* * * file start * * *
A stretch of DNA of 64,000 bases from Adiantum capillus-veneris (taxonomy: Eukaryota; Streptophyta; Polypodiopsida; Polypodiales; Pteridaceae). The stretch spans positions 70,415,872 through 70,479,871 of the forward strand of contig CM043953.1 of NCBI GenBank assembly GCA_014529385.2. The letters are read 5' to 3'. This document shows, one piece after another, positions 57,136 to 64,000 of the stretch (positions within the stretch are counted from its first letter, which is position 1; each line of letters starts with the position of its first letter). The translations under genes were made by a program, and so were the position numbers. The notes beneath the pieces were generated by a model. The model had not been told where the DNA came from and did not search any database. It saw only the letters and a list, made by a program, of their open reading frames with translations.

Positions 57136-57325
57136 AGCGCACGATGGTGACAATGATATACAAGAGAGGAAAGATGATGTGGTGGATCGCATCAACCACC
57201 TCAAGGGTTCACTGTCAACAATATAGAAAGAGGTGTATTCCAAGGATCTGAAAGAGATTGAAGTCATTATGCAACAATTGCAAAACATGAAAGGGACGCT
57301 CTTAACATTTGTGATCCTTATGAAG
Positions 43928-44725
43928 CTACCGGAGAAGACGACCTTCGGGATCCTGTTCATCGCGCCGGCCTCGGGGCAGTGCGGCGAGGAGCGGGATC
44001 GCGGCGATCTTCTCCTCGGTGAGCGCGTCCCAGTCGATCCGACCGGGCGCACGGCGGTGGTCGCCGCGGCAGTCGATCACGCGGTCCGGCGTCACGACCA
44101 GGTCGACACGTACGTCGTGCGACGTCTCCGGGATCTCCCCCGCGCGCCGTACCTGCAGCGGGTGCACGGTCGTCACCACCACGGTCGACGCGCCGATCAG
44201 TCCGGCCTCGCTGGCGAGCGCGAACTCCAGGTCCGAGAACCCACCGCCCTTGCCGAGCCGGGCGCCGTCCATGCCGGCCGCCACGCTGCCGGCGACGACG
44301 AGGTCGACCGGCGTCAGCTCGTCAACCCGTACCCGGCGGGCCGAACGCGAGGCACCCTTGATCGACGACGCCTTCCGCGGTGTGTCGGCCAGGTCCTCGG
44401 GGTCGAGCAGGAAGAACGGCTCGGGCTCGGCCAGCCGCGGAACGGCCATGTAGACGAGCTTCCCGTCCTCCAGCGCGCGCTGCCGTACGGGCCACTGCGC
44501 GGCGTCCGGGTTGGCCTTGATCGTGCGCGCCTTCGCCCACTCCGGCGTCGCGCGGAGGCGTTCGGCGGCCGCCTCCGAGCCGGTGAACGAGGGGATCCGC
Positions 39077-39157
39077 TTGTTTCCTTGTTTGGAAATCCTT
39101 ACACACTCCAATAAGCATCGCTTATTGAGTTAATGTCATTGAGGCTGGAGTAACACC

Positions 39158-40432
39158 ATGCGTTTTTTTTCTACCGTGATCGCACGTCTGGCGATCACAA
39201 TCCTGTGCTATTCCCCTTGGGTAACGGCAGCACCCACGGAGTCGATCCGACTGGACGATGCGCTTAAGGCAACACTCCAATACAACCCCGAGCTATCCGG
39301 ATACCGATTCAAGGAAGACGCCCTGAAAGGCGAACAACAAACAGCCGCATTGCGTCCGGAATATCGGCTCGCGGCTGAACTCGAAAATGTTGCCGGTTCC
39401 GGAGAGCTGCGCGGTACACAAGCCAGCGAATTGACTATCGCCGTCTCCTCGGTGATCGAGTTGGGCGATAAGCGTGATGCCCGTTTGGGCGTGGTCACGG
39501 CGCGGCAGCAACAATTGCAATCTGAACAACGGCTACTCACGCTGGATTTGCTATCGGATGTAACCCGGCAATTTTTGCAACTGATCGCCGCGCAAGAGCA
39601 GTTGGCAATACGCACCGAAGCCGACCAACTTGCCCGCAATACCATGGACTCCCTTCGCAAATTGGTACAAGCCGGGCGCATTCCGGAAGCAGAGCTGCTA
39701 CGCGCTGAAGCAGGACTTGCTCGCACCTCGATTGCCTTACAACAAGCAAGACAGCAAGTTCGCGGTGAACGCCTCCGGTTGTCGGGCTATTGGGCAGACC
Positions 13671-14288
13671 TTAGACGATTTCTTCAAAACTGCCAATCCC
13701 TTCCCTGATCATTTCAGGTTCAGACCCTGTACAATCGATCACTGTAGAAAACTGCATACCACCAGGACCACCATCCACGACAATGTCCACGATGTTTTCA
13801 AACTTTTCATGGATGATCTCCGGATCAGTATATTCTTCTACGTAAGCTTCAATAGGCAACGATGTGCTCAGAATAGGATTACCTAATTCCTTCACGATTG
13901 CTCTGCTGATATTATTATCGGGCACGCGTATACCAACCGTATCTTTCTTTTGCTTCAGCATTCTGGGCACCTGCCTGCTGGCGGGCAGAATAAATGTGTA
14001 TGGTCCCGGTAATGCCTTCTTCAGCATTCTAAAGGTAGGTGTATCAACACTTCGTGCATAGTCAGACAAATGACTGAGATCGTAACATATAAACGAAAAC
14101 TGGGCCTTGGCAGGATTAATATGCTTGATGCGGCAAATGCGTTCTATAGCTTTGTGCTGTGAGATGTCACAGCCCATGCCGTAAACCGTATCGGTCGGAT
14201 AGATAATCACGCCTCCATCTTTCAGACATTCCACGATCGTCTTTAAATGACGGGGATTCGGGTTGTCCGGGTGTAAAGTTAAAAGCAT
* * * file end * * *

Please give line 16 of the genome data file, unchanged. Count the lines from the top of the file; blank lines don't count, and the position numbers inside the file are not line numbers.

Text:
39101 ACACACTCCAATAAGCATCGCTTATTGAGTTAATGTCATTGAGGCTGGAGTAACACC